Adjective: of, or pertaining to a marsupial. Isn't this just a regular attributive adjective? We don't accept these, right (although there are some translations thereunder which could be worth a keep) --Jackofclubs 13:45, 22 April 2009 (UTC)
It has a limited amount of use as a true adjective. Consider the following cases, respectively, of gradable, comparative, and predicate use:
2002, Fiction Fix: First Injection, page 58:
But there's this pouch just below my belly button, very marsupial, where the kangaroo lives.
1952, The Motor, page 520:
It seemed to me, meandering around Earls Court, that motors should be more marsupial.
1892, The American naturalist, page 125:
Showing that this animal is marsupial, consists of the following characters.
Great. Maybe there should be a(nother) definition as having a pouch or similar. --Jackofclubs 06:18, 23 April 2009 (UTC)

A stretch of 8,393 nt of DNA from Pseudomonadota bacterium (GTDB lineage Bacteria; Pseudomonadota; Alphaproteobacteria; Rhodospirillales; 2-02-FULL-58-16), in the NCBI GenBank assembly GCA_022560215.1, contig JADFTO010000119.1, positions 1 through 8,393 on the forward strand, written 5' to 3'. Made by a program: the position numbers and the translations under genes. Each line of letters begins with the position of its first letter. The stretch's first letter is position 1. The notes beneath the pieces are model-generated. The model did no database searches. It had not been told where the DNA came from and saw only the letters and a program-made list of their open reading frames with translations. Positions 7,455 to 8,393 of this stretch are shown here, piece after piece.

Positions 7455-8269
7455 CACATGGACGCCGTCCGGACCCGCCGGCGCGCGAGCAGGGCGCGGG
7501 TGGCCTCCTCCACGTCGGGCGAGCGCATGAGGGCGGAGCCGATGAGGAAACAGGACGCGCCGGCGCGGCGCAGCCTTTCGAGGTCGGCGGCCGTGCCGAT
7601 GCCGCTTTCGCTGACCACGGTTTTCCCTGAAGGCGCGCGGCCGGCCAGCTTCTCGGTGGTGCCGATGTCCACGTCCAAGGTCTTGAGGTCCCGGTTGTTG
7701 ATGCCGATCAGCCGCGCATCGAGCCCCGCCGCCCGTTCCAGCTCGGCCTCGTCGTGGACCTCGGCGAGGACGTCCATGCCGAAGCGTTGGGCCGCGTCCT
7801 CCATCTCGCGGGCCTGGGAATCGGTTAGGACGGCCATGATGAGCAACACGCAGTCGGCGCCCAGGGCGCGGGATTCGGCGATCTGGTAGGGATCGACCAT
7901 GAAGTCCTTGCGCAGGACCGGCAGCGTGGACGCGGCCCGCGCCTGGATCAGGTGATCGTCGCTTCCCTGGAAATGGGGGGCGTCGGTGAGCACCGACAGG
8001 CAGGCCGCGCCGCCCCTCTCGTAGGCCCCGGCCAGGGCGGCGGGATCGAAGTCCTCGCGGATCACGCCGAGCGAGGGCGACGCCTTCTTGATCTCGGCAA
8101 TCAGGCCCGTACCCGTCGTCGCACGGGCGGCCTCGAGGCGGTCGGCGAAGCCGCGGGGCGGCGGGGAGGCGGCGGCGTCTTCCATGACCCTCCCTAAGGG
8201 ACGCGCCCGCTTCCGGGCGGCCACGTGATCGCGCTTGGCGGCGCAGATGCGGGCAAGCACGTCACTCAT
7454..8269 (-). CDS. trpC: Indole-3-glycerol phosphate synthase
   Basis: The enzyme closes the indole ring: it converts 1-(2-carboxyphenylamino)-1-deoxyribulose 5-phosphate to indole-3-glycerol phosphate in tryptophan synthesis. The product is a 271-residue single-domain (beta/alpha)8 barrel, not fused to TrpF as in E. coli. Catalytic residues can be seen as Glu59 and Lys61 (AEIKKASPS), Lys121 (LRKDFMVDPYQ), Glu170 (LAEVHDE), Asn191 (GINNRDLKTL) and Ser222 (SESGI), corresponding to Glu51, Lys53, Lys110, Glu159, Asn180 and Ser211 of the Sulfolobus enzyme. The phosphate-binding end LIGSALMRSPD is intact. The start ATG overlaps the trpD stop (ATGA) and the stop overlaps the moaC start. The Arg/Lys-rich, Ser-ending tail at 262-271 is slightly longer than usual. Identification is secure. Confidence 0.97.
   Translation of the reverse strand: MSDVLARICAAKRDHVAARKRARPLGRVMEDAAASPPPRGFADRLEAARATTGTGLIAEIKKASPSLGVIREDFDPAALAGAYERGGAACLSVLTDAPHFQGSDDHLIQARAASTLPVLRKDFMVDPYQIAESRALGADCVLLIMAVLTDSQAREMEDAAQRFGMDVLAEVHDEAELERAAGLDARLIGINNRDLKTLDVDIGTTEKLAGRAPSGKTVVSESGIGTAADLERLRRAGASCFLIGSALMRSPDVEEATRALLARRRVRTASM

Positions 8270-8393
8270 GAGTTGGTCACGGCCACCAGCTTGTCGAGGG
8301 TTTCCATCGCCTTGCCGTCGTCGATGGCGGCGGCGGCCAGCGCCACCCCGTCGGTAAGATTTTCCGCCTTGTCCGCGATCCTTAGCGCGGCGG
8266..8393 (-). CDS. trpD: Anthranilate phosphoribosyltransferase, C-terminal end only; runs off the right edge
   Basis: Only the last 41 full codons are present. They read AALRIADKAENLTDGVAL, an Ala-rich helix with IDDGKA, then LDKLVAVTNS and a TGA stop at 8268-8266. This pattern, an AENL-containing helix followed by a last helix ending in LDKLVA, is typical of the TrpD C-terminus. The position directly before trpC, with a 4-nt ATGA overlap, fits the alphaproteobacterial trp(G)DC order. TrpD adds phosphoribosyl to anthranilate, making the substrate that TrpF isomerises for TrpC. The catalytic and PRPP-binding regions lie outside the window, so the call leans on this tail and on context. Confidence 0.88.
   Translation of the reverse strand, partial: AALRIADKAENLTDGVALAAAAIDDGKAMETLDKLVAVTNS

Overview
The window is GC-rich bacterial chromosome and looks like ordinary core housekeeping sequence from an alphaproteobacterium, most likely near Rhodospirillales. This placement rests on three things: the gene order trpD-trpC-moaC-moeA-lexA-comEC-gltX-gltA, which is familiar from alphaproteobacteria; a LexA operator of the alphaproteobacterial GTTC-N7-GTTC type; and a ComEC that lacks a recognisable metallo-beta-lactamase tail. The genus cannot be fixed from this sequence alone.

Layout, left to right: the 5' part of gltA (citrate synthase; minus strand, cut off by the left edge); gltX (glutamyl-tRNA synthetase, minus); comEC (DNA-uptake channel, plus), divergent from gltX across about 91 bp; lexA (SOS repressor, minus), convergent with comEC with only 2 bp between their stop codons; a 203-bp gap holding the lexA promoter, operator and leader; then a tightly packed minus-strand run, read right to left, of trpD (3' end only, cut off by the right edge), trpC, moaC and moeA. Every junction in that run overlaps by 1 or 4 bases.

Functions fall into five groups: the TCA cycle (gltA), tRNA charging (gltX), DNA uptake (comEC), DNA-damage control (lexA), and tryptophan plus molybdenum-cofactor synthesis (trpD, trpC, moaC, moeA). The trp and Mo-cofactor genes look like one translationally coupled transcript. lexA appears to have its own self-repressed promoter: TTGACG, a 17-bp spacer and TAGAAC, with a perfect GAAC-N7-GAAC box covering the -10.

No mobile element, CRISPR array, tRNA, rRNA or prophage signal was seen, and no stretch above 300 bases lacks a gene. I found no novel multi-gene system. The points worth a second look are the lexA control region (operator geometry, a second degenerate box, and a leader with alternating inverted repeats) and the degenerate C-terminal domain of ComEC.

Would that be the attributive use of the noun sense, as in marsupial mouse? Beats me whether we are supposed to include that as an adjective sense. —MichaelZ. 2009-04-23 14:49 z
The reason I troubled to find and provide the particular citations above is that predicate, graded, and comparative use are three markers of trueadjectivity. (BTW, I am not sure that the usage in the "more" quote is comparative, though certainly graded.) DCDuringTALK 16:08, 23 April 2009 (UTC)
Good info. This kind of thing should be recommended in WT:ELE, or in subguidelines for particular POS headings. —MichaelZ. 2009-04-23 16:53 z
RFD passed, since everyone seems to accept DCDuring's cites as demonstrating adjectivality. :-) —RuakhTALK 01:36, 30 June 2009 (UTC)